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What happens to your smarthome when the power goes out?

Smarthome gadgets are practical, but what happens when the power goes out? Can you unlock an electric smart lock? Will all your smart lights go on at 3 o'clock when the power returns? And how about your garage door.

Power outages are not much worse for smart homes

Power outages occur, and they are annoying to everyone. Each home depends on electricity to operate climate control, lighting, internet, appliances and so many other modern conveniences. A power outage is a problem in a smart home, certainly, but it is a problem in every home.

Let's be honest: Losing the power of a smart home doesn't differ from losing it in any other home at the moment. Most smart devices will stop working just like most "stupid" devices, but there are a few things to consider, especially for smart locks and some smart lights.

Smart Locks are battery powered and can have backup

 Kwikset Smart Lock with keypad

Just because you have lost power does not mean that a smart lock has completely stopped working. Smart locks are battery powered, so the locking mechanism can work even when the rest of your home loses power. However, all remote functions that depend on the Internet or a connected hub do not work. And that includes battery replacements, so if the power outage is expected to last, you might want to replace the batteries as a precaution.

Batteries that die will not be a problem if your smart lock contains a keyhole. In this case, you must have your key, but if your smart lock has only one keypad or a Bluetooth connection, then proceed and replace the batteries or test at least their charge. Some smart locks have terminals for receiving a charge from a 9V battery. If it applies to you, it may be worth storing one in your car in the glove compartment. For example, both the Schlage Z-Wave connection and the Kwikset Kevo have keyholes, while Yale Assure Lock has a 9-volt backup option.

Smart Lights can wake you up

 two Philips shades

While your power is out, your smart lights are the same as any other light switches. They won't do much of anything until you get power back, which is no surprise. The bigger question is what happens when the power returns. Many smart lights stop until you explicitly turn them back on. But some lamps, such as Philips Hue lamps, can act differently. Depending on the current setting, these lights can turn on as soon as the power returns.

If your rooms, especially your bedroom, are filled with Philips Hue lights, you may want to check the current setting and change it to "Power Loss Recovery", which switches the lamp to the last used state before the lost power. It will prevent the bulbs from blocking you at 3 o'clock when your energy company fixes the power problem.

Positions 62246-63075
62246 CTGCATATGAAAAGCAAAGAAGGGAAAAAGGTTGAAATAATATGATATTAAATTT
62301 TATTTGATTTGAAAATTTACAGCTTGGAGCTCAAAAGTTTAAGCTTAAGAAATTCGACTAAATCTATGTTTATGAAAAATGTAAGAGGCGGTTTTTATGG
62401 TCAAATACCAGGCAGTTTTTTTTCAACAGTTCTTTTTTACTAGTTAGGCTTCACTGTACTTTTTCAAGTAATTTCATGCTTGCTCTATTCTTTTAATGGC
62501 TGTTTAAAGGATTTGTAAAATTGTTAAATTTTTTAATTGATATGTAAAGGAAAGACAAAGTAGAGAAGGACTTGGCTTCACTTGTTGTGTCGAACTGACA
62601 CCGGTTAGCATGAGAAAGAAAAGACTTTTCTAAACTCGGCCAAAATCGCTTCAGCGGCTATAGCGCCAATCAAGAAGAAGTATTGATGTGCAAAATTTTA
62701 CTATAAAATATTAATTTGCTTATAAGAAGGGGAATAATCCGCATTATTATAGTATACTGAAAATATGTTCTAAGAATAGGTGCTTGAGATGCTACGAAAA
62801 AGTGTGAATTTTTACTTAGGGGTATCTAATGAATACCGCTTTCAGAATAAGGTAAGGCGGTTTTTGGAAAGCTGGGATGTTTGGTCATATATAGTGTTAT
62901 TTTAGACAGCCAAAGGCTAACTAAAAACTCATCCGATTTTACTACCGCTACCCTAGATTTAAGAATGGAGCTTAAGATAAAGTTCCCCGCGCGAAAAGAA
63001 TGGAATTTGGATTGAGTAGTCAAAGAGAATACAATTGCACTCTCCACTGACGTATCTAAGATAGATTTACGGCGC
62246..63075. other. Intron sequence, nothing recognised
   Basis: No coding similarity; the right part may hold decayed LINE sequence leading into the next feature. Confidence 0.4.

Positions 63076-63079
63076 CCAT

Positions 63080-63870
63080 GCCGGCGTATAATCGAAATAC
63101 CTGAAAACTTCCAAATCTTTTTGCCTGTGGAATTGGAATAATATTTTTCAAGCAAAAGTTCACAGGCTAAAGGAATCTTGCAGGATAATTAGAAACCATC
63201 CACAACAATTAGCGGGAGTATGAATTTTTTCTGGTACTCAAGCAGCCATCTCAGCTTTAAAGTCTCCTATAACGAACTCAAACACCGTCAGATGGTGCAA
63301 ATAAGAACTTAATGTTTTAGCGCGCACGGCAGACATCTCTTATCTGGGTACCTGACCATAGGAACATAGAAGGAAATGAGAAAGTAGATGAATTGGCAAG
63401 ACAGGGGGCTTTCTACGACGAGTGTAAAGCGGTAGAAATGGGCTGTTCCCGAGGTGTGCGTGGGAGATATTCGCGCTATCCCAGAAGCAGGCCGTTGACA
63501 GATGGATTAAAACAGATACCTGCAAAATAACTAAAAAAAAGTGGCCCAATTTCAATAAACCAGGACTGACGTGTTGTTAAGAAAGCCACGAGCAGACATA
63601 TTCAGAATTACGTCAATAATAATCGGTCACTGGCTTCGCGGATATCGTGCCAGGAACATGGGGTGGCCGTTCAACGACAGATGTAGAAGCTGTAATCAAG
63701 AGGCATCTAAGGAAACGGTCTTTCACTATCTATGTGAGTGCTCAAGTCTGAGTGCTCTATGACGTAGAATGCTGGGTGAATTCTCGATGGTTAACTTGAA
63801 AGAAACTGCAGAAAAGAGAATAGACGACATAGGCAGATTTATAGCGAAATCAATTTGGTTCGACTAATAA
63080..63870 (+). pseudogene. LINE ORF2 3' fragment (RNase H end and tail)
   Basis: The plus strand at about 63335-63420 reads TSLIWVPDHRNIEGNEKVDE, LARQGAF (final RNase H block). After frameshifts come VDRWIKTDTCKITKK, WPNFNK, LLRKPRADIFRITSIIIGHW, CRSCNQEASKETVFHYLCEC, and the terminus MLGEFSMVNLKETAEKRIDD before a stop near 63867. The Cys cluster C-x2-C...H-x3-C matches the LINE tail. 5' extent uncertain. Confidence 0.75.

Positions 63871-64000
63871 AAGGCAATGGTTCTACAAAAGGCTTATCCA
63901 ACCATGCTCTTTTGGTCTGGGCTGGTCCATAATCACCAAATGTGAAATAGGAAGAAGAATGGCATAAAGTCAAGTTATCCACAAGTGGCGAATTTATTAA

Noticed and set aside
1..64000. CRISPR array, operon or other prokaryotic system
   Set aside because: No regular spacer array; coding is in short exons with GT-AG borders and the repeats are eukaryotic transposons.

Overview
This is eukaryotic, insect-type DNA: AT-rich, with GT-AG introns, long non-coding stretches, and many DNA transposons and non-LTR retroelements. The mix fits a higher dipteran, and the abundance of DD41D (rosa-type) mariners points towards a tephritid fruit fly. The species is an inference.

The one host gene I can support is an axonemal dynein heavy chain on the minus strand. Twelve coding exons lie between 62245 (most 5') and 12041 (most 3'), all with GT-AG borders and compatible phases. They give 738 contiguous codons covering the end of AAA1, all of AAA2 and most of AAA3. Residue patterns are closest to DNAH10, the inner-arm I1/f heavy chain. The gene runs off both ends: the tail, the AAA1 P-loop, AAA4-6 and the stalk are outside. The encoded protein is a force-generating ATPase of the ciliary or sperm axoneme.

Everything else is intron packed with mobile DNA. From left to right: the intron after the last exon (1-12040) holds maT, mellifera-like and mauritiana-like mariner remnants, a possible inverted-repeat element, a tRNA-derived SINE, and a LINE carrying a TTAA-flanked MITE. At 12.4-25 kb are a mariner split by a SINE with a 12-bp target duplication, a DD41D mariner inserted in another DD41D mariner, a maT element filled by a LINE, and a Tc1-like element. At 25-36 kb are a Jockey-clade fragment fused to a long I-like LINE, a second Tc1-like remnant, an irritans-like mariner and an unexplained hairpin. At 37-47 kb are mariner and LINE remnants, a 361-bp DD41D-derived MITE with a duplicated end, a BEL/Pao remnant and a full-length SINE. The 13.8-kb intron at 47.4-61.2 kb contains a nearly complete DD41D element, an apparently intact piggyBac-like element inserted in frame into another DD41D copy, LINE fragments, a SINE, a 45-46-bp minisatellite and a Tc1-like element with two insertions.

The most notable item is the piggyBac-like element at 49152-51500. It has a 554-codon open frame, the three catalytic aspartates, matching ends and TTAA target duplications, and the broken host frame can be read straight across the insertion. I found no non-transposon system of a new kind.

This is an attitude that you will want to think through; The default power-on behavior is useful for quickly activating your Philips Hue lamps. If you have multiple light settings controlled by a single switch, you can use the default behavior to turn the power switch on and off to quickly turn on all connected smart lights.

RELATED: Philips Hue Lamps No Longer switched on automatically after a power failure

Without force, many things work the same

 Amazon Echo and Google Home page at page

Many of your other devices are not inferior to their stupid equivalent. Your smart thermostat has battery backups, but it is mostly for keeping work memory in your schedules. It can not do much without power to your HVAC system anyway, so if you do not have a backup for it, then the question is what the thermostat will do.

The same applies to a smart garage door opener – Most of these have battery backups for lifting and lowering the door a few times. But if the battery runs out when you still don't have power, the garage door opener will stop working (just like any other openings). You should be able to open it manually, but hopefully your torsion springs are in good condition.

If you are unsure in the spring, take a look at the metal shaft that just goes above your closed garage door. You should see one or two tightly wound feathers with a metal circle at the end. If the spring is divided into more than one part, it is broken, and you should have it replaced. Another quick test is to disconnect the doorway to the garage (it is usually a tow cable) and try to lift the door yourself. If it is extremely heavy and will not stay up. You should call a repairman to look at your torsion springs.

All smart cameras are unlikely to work properly. If they have battery backups that allow local recording, but without the internet, you will lose any remote or display functions. For example, Nest Cam needs constant power and internet access, while a Sense8 camera has both local recording and a 2 hour battery backup. It will not get you through day-long power outages, but if the power is just out for a short while it will help.

And without power, your voice assistants will not exist. You have to sit down to talk to real people, break out the flashlights and tell ghost stories.

Most of these devices will be running shortly after you reset the power, but some may need a restart for a good action. Just check every smart device for working conditions, especially if there is any fear of power failures that decompose your electronics. For the most part, smart homes are no worse than any other home that loses power. Just be aware of the few differences that exist and prepare them, and you should be good.

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